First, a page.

The Pixel and the Pixel XL are two phones that might have been engineered and developed by Google but just like the other phones in the market, they too have a lot of Samsung inside them. This is actually not very surprising. Even the iPhone, which is “designed and engineered in California” has a lot of Samsung parts. In the case of Pixel and Pixel phones, the design too can be attributed to a third-party, or more specifically HTC that has made these phones.
According to iFixit, which has done teardown of Pixel phone, similar to the iPhone teardowns, the Google’s phone is easier to repair compared to Apple’s phone. However, when it says easier to repair, it doesn’t mean that users will be able to open Pixel and repair faults at their homes. It’s just that the phone is easier to repair at service centres and the cost of repair might be comparatively lower.
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“Many components are modular and can easily be replaced once the display assembly is removed,” the iFixit report said. “The battery has a removal tab and is adhered by a modest amount of adhesive, making its removal painless.”
Coming back to the parts, the iFixit report says that the Pixel XL, at least the one that was part of teardown, has an AMOLED screen supplied by Samsung. The Korean company also supplies RAM and flash storage for the phone. What about the battery, you ask? This is a rather important question after Note 7 incidents. Well, that has been made by HTC so you can rest easy.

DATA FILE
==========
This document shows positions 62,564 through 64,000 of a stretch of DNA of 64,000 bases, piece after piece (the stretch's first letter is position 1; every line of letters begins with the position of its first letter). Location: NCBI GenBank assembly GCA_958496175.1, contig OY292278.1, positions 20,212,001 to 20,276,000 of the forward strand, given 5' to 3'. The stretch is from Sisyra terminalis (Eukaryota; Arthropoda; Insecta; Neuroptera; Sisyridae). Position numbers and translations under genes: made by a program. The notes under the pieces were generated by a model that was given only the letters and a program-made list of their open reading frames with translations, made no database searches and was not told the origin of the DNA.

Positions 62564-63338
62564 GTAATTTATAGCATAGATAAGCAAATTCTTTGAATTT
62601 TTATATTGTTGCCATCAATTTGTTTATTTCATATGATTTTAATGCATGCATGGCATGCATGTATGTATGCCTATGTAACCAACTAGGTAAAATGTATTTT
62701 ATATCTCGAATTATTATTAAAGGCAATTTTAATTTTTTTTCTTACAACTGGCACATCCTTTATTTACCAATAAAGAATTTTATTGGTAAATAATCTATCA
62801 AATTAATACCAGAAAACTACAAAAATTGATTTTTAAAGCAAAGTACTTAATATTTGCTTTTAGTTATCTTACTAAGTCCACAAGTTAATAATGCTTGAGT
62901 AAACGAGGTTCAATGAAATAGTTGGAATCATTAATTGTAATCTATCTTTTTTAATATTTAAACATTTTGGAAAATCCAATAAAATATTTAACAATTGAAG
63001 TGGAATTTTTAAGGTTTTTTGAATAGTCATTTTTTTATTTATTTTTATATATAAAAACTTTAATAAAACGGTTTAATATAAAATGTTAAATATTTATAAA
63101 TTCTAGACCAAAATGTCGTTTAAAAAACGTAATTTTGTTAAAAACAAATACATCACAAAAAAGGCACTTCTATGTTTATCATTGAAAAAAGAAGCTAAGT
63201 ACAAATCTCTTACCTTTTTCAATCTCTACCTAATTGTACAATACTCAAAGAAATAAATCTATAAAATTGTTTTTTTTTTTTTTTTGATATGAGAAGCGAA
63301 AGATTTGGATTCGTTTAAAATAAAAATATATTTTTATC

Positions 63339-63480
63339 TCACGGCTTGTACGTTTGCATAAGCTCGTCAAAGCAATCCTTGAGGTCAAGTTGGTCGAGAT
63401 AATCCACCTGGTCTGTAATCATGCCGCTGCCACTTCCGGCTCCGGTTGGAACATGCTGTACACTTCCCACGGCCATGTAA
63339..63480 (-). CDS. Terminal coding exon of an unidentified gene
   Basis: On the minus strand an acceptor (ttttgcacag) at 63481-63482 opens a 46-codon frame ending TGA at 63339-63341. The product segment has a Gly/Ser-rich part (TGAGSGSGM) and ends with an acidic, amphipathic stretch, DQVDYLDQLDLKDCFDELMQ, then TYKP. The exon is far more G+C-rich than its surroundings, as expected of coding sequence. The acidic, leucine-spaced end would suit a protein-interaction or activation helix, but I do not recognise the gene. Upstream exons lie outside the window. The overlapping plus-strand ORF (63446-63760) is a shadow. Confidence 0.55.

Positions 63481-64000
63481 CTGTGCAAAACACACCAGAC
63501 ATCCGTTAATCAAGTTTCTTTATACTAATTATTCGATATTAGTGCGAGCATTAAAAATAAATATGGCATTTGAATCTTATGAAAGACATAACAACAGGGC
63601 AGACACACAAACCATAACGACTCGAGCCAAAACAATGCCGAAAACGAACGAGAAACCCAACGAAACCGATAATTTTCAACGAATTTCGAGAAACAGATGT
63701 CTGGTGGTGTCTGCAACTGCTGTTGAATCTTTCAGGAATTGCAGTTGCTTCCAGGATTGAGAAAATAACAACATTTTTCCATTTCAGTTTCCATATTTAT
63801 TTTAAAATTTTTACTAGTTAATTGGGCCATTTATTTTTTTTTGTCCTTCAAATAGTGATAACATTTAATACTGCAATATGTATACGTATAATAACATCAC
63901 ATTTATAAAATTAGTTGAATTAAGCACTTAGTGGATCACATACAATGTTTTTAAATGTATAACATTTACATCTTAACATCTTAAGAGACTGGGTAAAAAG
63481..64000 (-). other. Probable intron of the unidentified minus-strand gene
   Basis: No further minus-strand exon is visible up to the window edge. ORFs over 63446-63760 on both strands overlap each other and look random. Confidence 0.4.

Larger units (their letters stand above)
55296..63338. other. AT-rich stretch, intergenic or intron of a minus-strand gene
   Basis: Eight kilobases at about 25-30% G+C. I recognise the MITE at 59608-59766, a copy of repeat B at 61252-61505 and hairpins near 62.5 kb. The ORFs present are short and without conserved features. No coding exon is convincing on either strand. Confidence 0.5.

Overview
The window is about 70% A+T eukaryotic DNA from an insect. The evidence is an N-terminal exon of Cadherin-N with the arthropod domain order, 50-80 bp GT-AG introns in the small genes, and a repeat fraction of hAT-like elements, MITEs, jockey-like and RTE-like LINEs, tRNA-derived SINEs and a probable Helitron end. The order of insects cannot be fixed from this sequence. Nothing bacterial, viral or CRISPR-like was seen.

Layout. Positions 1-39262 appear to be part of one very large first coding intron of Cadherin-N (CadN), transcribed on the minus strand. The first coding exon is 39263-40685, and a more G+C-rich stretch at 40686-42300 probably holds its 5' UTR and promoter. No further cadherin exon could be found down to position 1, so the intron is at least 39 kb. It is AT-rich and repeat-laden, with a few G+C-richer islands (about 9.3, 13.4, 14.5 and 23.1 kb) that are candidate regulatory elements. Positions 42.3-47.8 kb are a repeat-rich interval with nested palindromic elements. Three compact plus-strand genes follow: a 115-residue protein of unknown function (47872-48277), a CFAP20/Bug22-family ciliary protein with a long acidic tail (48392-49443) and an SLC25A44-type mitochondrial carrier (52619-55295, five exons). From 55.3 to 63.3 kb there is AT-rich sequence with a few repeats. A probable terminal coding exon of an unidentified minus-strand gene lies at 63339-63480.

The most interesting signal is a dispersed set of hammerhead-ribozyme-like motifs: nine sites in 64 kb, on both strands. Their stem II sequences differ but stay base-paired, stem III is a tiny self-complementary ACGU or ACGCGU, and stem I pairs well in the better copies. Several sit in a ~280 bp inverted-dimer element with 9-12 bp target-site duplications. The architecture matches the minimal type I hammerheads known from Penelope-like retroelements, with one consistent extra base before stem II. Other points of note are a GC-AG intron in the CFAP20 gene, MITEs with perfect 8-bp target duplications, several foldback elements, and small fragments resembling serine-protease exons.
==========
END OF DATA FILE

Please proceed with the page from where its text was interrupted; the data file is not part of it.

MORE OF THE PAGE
HTC has also — more or less — designed the phone and has put all the components together. Many of key components — Snapdragon 821 processor, audio codecs, network sensors etc — have been supplied by Qualcomm. The main camera, which has won some rave reviews, inside the Pixel XL uses Sony-made IMX 378 image sensor.
While iFixit finds the Pixel XL relatively easier to repair, it also warns that doing repairs will require professionals. “The opening procedure requires prying up a thin, poorly-supported display assembly making it difficult to open the phone without damage,” notes iFixit report. “In addition to screws, the midframe is secured by snug, press-fit notches that make its removal (and subsequent repairs) laborious.”